Headline January 08, 2017/ ''' *SONY -SKY- STARS* '''

''' *SONY -SKY- STARS* '''

EVERYONE OWNS  *A SONY*  SOMETHING. Name your pleasure and Sony's got the goods: 

Movies, music video games even robotic companionship. Some even say Sony's got the slickest set of PCs  -see the latest Vaio.

In the late 1990s, the king of all this cool stuff from Sony was Nobuyuki Idei,  CO-CEO of the  $56 billion company. The very same year, Idei announced a reorganization of the company to focus home networking-

Not connecting that PC and printer in the den, but linking all those Sony gadgets, entertainment systems and appliances elsewhere in the house.

The heart of Idei's   *smart-home*   vision: the next version of  Sony's hugely popular  PlayStation game console.  Idei used to boast that the new box would do more than knock your eyes out with graphic-rich games:
*It would become the nerve center of the networked living room*.

His best line was : '' I am certain that PlayStation has already surpassed the stage of a mere game machine.''

So  when the watchers of Sony's  forward tilt, discovered its evolving relationship with Microsoft they figured where entertainment and info tech would merge.

Both companies were partners in WebTV and co-developed a  piracy-proof digital music format called  MS Audio. But some knew that they could also end up as rivals.
*The chip that powered PlayStation 2  could be the sword that would slay the Wintel dragon*     

READING AND LEARNING  ABOUT SONY is at the very least a  *jolting experience*. This new telling of Sony's success story is a timely reminder of Akio Morita's pure  *marketing genius*.

Akio Morita, redefined the way  Westerners view Japanese products. And their admiration for the brand has grown and grown ever since.

Yet the founders' occasional impetuousness nearly derailed Sony more than once.

Ibuka's pursuit of the perfect color television almost bankrupted the company before a smart engineer at the very last minute discovered the basis for the Trinitron technology.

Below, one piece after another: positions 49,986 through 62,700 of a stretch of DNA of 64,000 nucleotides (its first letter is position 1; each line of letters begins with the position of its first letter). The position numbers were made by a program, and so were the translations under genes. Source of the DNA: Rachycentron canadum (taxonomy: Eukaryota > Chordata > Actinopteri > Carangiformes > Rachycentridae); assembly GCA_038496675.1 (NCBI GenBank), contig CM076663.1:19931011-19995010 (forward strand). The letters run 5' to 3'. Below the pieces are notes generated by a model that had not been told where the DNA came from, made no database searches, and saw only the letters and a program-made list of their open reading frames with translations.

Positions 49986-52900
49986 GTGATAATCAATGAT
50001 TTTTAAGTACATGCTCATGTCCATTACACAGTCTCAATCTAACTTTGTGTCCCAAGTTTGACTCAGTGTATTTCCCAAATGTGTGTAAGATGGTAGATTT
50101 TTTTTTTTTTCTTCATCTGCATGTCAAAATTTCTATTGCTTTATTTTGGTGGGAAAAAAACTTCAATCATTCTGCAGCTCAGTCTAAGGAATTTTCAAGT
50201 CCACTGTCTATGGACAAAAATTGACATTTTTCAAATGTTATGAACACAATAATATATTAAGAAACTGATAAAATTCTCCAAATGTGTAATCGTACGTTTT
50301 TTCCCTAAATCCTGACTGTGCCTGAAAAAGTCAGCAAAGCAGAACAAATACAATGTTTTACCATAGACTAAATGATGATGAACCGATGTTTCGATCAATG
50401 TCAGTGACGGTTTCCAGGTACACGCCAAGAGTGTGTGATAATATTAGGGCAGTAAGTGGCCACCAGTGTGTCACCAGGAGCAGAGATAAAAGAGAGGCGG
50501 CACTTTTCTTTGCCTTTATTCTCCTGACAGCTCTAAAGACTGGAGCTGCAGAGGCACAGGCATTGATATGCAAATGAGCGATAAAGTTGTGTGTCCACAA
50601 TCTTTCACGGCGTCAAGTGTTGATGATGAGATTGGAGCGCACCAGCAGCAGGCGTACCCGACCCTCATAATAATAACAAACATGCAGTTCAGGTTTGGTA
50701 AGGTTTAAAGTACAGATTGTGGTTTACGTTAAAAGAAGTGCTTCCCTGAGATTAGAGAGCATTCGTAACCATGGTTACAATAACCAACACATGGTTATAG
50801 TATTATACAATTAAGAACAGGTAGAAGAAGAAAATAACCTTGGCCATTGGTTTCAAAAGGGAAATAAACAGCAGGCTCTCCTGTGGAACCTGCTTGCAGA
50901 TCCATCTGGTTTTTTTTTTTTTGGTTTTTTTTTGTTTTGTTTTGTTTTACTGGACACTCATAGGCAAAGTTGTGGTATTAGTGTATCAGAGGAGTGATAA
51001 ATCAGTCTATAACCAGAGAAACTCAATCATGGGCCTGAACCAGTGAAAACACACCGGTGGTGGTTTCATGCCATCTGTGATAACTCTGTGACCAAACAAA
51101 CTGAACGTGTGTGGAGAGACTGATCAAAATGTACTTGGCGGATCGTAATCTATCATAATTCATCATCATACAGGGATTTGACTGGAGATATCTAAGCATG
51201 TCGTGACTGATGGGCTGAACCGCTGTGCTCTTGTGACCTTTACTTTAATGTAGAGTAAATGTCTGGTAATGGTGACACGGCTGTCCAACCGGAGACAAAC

Sony would have saved millions in the 1970s if the company hadn't persisted with the Betamax videotape format when the rest of the world preferred the dominant VHS.

And then their is the oft-told tale of the disastrous $5 billion acquisition of Columbia Pictures Entertainment in 1989.

Nathan freshens this with  the revealing nugget that Sony's  risk-averse top executives had decided against buying the Hollywood studio  -only to reverse themselves the next morning-

After Morita said  ''It's really too bad. I've always dreamed of owning a Hollywood film studio.

*The  Private Life* offers rich personal detail while debunking various myths about Sony. 

For instance, Morita was not merely an internationalist, but a Japanese who struggled with the conflicts between his culture roots and the demand of tough, often unfamiliar business world.

''Chairman Akio'' was also a mercurial leader and an insensitive father. Indeed for Morita, Ibuka and other cohorts, Sony was the only family that mattered.

Nathan's book is the family history   -from Ibuka's tears of joy when a products worked to the poignant description of the two founders, 

Ibuka recovering from a heart attack and Morita, a stroke, being wheeled in and out of each other's hospital rooms, where they sat together, hands clasped in silence.

[Ibuka died in 1997].

One reason the book includes so much telling detail is that Nathan, a professor of Japanese culture at the  University of California, Santa Barbara, was granted extraordinary access to Sony executives.

Norio Ohga,  the musician, jet pilot and car lover who guided Sony through most of the tumultuous last decade, admits that  Nobuyuki Idei, the current CEO in 1999, was an unlikely successor.

On the other hand,  Idei contends that Morita and Ohga were not hard-nosed enough to run a company in the digital age.

Now Sony executives need to be guided by shareholders and market imperatives, an object still so elusive in Japan that Idei labels his quest to change the company  ''mission impossible''. 

If there's a problem with this book, it is that the drama all but stops right there, just when it ought to come alive again.

Aside from a juicy account of the firing of Sony America President Mickey Schulhof, Nathan doesn't offer the kind of rich reporting on the early Idei years that we got on the founders.

The  new Sony  is clearly work in progress, but tomorrow's challenges, such as Sony's  ''networked''   strategy, are not presented in context for instance [who are the company's competitors in the global wired world?].

The development of critical new products,  like the Playstation, is given short shrift.

But ultimately, this is not a business book.

It is a well textured cultural history that explains much about why Sony -and Japan  -face unimaginable change. 

As Idei tells Nathan. ''The Sony we know today may have to disappear.''   

With respectful dedication to the Students, Professors and Teachers of the world. See Ya all on !WOW!   -the World Students Society and.... Twitter-!E-WOW!   -the Ecosystem 2011:

''' Verbatim '''

Good Night and God Bless

SAM Daily Times - the Voice of the Voiceless


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